Many pioneers found their promised land in this valley; and some of their descendants are still working that land today. During growing seasons (and sometimes year-round), roadside stands dot picturesque country lanes, and farmer’s markets appear in the valley’s historic towns.
A burgeoning wine industry is gaining prestige for its vigor and for Oregon’s top varietal: Pinot noir. The valley’s flat terrain and temperate climate make it a favorite for hikers and cyclists, who also enjoy the paved bike paths in the college towns of Eugene and Corvallis.
Central Oregon’s climate – lots of sun in the summer, lots of snow in the winter – is the reason it’s known as a sports paradise. Coveted fly-fishing rivers and world-famous golf courses are irresistible attractions along with popular outdoor activities including hiking, rock climbing and snow sports of all kinds.
Cowboy adventures, whitewater rafting, quiet mountain retreats – Central Oregon has it all.
The region’s geological history, marked by explosive volcanic activity, is showcased at several parks, and its rich cultural history is on display at the High Desert Museum in Bend.
An impressive collection of quality restaurants and lodging is spread throughout the region, with its quaint towns providing a vibrant nightlife and arts scene.
The spirit of the West is alive and well in the high desert of Eastern Oregon, where snow-capped mountains, dusty plains and jagged red rocks look down on rolling hills of sage, wild rivers and fertile wheat fields.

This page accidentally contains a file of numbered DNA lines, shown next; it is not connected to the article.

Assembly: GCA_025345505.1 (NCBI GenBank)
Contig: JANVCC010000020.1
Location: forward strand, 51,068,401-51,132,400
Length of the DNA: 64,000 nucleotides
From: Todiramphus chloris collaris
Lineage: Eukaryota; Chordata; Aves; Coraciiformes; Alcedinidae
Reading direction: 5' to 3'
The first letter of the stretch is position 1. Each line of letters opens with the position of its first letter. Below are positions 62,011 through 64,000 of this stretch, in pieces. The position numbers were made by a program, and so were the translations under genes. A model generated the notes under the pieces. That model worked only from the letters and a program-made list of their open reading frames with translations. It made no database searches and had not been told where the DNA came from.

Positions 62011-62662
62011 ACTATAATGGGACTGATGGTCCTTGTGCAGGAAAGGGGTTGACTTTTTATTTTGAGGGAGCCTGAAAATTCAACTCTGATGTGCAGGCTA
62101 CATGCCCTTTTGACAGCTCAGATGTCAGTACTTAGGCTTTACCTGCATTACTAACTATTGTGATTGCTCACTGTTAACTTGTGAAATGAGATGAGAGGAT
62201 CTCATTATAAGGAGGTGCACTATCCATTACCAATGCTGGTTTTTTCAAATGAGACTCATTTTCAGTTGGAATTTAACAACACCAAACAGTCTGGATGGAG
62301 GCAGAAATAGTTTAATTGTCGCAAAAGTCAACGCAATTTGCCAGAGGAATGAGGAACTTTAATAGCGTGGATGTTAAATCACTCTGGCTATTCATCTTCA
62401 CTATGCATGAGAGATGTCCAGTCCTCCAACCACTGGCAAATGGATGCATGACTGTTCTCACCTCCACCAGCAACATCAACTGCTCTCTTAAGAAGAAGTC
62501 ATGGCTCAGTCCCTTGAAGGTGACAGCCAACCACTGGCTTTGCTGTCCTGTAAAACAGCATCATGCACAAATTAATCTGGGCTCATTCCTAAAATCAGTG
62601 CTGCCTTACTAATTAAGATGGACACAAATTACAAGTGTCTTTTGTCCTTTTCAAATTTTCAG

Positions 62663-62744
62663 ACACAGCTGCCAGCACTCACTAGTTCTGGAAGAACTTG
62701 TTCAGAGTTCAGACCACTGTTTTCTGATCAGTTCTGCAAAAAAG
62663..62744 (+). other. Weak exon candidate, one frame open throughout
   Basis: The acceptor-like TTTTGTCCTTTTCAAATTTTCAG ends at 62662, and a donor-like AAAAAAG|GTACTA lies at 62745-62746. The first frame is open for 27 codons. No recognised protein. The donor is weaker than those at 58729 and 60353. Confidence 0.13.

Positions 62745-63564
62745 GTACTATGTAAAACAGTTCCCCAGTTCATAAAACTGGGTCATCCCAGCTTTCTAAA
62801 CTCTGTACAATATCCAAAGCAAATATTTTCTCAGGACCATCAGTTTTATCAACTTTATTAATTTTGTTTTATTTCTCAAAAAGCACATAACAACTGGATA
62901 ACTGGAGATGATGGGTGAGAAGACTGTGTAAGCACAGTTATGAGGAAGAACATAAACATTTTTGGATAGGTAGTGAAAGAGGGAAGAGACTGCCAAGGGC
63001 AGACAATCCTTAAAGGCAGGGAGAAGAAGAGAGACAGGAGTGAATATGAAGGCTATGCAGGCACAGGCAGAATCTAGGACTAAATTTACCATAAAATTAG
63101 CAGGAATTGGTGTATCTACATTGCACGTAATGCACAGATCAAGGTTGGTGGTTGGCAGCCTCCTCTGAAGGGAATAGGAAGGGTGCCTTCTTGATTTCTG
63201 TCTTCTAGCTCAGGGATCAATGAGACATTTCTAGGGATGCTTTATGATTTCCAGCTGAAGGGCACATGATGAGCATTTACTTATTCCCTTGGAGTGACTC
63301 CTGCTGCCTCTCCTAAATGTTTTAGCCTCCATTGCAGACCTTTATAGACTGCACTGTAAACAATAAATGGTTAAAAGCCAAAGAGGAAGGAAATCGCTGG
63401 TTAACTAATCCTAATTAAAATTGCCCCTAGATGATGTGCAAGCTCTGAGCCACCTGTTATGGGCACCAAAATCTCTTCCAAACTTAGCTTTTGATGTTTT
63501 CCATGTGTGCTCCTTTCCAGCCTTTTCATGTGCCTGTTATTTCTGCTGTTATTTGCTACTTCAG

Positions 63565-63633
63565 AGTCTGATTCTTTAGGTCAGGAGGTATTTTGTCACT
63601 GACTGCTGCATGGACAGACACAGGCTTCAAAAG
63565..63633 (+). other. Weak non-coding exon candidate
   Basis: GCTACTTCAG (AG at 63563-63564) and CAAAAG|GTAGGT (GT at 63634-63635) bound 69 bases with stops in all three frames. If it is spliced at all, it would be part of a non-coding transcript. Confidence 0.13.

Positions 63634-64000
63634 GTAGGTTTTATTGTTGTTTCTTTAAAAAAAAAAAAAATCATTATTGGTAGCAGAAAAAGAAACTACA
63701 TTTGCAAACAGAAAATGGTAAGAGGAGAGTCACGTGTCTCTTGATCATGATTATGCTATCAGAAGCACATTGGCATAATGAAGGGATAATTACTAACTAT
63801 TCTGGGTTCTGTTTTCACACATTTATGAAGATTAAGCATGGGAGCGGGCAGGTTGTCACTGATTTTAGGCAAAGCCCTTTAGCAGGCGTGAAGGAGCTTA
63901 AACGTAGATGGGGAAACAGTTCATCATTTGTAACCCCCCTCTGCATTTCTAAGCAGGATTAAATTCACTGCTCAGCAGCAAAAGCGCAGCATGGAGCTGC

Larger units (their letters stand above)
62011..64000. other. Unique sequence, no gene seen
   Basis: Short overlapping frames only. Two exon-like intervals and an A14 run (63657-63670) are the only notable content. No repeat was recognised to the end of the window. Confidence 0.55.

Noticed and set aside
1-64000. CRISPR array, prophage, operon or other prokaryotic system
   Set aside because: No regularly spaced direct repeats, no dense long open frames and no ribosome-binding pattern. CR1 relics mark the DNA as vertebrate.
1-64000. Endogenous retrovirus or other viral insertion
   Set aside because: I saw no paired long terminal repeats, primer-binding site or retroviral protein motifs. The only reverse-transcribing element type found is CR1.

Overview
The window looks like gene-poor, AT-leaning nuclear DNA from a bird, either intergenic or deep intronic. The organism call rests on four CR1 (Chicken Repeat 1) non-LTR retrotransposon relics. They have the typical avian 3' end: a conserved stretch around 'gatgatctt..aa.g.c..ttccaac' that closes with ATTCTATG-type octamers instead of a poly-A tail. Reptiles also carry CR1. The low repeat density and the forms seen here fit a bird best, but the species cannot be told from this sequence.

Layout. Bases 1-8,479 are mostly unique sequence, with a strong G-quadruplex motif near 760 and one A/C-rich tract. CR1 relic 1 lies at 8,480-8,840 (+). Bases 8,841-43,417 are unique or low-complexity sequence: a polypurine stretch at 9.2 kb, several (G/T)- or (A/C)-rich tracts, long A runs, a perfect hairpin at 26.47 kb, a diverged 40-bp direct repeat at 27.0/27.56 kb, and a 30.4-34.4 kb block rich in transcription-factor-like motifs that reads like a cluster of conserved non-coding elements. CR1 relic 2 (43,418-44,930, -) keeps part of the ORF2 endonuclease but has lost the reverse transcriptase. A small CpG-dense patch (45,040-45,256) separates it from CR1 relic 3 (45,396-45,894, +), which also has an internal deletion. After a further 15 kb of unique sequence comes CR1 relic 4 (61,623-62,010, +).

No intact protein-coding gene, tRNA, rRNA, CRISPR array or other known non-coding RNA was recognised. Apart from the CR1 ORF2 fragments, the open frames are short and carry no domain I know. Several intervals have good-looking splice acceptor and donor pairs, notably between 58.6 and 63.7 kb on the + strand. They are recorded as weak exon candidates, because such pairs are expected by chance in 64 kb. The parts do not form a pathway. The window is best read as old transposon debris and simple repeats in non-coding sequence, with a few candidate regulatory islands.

The legendary figures who passed through or lived in Eastern Oregon, including Chief Joseph, Lewis and Clark, and the Oregon Trail pioneers, provide a window into the region’s rich history. Visitors today can still see wagon ruts of these early residents.
Interpretive centers bring bygone days to life, as do the historic hotels and bed and breakfasts sprinkled throughout the region. Small towns with frontier charm still largely intact nurture a lively arts scene, and the area’s ranching history is celebrated each year with a rodeo that draws an international audience.
Also in the Eastern part of Oregon is Farewell Bend State Park offers the opportunity to camp along the Snake River just like pioneers on the Oregon Trail did for more than 150 years. In fact, there is a special Oregon Trail exhibit which commemorates the site where pioneers rested and viewed the Columbia River for the last time before heading westward.
Farewell Bend State Park features year round recreational opportunities and access to the Snake River’s Brownlee Reservoir which offers excellent bass and catfish angling. The Oregon State Parks Trust helped raise money to build a handicapped accessible fishing dock so now visitors of all abilities can enjoy the fishing opportunities in this park.
The glowing green of growing valleys, the sparse beauty of high desert country – you get all that and more in the climatically diverse Southern Oregon.
World-class fishing and rafting rivers vie for attention with mountain biking and desert hiking. Then there’s the clear blue water of Crater Lake, one of Oregon’s most spectacular natural wonders.
Southern Oregon is home to a pair of well-known festivals celebrating music and theater, as well as historical museums, arts communities, antique malls and thriving winery industries in several of its many valleys. History buffs will recognize the region as the site of Oregon’s 19th-century gold rush, an era preserved for posterity within the boundaries of the entire town of Jacksonville.
Collier Memorial State Park and Logging Museum
Located 30 miles north of Klamath Falls, Collier Memorial State Park is rich with the history of eastern Oregon’s timber industry. Established in 1947, when the Collier brothers donated a unique collection of antique logging equipment, the museum at Collier Memorial State Park has one of the largest and most comprehensive collections of forestry equipment in the country.